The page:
1. Lewandowski, Andrzej, and Paweł Jakobczyk. “Kinetics of Na|CF x and Li|CF x systems.” Journal of Solid State Electrochemistry, vol. 20, no. 12, 2016, pp. 3367–3373., doi:10.1007/s10008-016-3305-5.
    2. Nieto, Andy, et al. “Graphene reinforced metal and ceramic matrix composites: a review.” International Materials Reviews, vol. 62, no. 5, 2016, pp. 241–302., doi:10.1080/09506608.2016.1219481.
    3. Siyal, Muhammad Irfan, and Jong-Oh Kim. "Fluorographite-co-polydimethylsiloxane coated polyvinylidene-fluoride membrane for desalination of highly saline water with humic acid in direct contact membrane distillation." Environmental research 167 (2018): 255-266.
  • Graphite Oxide

    Research Citations of ACS Material Products

    1. You, Shujie, et al. “Effect of synthesis method on solvation and exfoliation of graphite oxide.” Carbon, vol. 52, 2013, pp. 171–180., doi:10.1016/j.carbon.2012.09.018.
    2. You, Shujie, et al. “Enormous Lattice Expansion of Hummers Graphite Oxide in Alcohols at Low Temperatures.” ACS Nano, vol. 7, no. 2, 2013, pp. 1395–1399., doi:10.1021/nn3051105.
    3. Talyzin, Alexandr V., et al. “The structure of graphene oxide membranes in liquid water, ethanol and water–ethanol mixtures.” Nanoscale, vol. 6, no. 1, 2014, pp. 272–281., doi:10.1039/c3nr04631a.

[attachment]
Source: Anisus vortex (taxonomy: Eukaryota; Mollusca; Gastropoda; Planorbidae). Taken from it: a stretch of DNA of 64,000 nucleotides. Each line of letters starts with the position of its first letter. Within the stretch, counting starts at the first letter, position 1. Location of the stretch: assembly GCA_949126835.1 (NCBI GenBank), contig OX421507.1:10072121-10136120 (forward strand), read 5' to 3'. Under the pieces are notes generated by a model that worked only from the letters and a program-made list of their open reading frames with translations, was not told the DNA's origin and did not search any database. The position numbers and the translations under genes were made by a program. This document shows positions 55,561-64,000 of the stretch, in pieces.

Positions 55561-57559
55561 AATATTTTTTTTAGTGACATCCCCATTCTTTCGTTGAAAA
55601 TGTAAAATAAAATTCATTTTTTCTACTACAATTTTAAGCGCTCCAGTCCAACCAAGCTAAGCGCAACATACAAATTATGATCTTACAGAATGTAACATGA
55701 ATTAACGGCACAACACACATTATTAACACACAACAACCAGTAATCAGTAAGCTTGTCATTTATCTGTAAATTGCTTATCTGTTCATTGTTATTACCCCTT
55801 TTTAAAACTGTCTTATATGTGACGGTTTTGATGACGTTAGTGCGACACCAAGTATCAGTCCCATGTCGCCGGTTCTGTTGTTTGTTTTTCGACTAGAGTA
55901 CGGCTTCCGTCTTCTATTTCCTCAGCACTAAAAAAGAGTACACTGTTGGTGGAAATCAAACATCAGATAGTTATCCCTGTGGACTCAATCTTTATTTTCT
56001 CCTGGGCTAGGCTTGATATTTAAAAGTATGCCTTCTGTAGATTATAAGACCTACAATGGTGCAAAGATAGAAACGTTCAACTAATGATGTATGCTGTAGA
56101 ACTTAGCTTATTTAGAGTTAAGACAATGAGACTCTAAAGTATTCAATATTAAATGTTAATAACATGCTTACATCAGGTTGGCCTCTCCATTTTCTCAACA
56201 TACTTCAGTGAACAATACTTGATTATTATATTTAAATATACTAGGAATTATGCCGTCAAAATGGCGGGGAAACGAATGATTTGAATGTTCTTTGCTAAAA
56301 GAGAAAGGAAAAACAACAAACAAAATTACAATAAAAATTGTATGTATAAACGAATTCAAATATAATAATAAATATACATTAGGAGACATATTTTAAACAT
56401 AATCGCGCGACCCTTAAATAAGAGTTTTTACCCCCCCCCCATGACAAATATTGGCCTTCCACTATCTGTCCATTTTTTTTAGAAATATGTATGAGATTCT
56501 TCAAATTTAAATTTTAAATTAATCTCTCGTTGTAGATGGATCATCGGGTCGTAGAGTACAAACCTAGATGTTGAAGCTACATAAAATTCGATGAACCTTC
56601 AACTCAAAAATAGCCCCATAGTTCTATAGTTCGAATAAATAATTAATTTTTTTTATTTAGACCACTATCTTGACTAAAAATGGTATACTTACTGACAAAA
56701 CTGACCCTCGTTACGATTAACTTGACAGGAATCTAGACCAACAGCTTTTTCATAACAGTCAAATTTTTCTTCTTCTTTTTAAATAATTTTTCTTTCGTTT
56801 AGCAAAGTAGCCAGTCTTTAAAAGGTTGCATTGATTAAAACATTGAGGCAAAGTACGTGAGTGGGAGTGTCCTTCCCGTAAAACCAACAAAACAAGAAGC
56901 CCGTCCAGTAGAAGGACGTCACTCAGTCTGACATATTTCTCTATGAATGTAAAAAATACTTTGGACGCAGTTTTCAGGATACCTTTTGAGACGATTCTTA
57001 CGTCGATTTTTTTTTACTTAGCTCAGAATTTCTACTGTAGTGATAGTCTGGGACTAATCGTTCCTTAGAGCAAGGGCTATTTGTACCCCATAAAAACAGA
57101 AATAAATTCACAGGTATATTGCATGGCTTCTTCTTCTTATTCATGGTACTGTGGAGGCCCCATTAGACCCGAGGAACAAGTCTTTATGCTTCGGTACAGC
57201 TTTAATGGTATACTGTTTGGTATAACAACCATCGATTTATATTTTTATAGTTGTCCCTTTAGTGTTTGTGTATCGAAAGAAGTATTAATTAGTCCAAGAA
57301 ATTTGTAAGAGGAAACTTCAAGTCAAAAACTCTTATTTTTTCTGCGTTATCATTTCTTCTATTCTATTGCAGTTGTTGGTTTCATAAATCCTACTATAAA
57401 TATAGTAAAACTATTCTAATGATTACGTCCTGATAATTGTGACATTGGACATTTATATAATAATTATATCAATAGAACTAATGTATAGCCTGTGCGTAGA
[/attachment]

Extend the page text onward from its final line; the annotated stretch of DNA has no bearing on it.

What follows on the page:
4. Farjami, Elaheh, et al. “Evidence for oxygen reduction reaction activity of a Ni(OH)2/Graphene oxide catalyst.” Journal of Materials Chemistry A, vol. 1, no. 48, 2013, p. 15501., doi:10.1039/c3ta13351f.
    5. Vorobiev, Alexei, et al. “Graphene oxide hydration and solvation: an in situ neutron reflectivity study.” Nanoscale, vol. 6, no. 20, 2014, pp. 12151–12156., doi:10.1039/c4nr03621b.
    6. Klechikov, Alexey G., et al. “Hydrogen storage in bulk graphene-Related materials.” Microporous and Mesoporous Materials, vol. 210, 2015, pp. 46–51., doi:10.1016/j.micromeso.2015.02.017.
    7. Korobov, Mikhail V., et al. “Sorption of polar organic solvents and water by graphite oxide: Thermodynamic approach.” Carbon, vol. 102, 2016, pp. 297–303., doi:10.1016/j.carbon.2016.02.070.
    8. Alhumade, Hesham, et al. “Corrosion inhibition of copper in sodium chloride solution using polyetherimide/Graphene composites.” The Canadian Journal of Chemical Engineering, vol. 94, no. 5, 2016, pp. 896–904., doi:10.1002/cjce.22439.
    9. Hong, Xinghua, et al. “Graphite oxide paper as a polarizable electrical conductor in the through-Thickness direction.” Carbon, vol. 109, 2016, pp. 874–882., doi:10.1016/j.carbon.2016.08.083.
    10. Nieto, Andy, et al. “Graphene reinforced metal and ceramic matrix composites: a review.” International Materials Reviews, vol. 62, no. 5, 2016, pp. 241–302., doi:10.1080/09506608.2016.1219481.
    11. Yazdi, Alireza Ahmadian, and Jie Xu. “Nitrogen-Doped graphene approach to enhance the performance of a membraneless enzymatic biofuel cell.” Frontiers in Energy, 2018, doi:10.1007/s11708-018-0529-3.
    12. Rasmi, K. R., et al. “Synthesis and Characterization of Exfoliated Graphene- and Graphene Oxide-Based Composites.” Graphene and Its Fascinating Attributes, 2011, pp. 33–43., doi:10.1142/9789814329361_0002.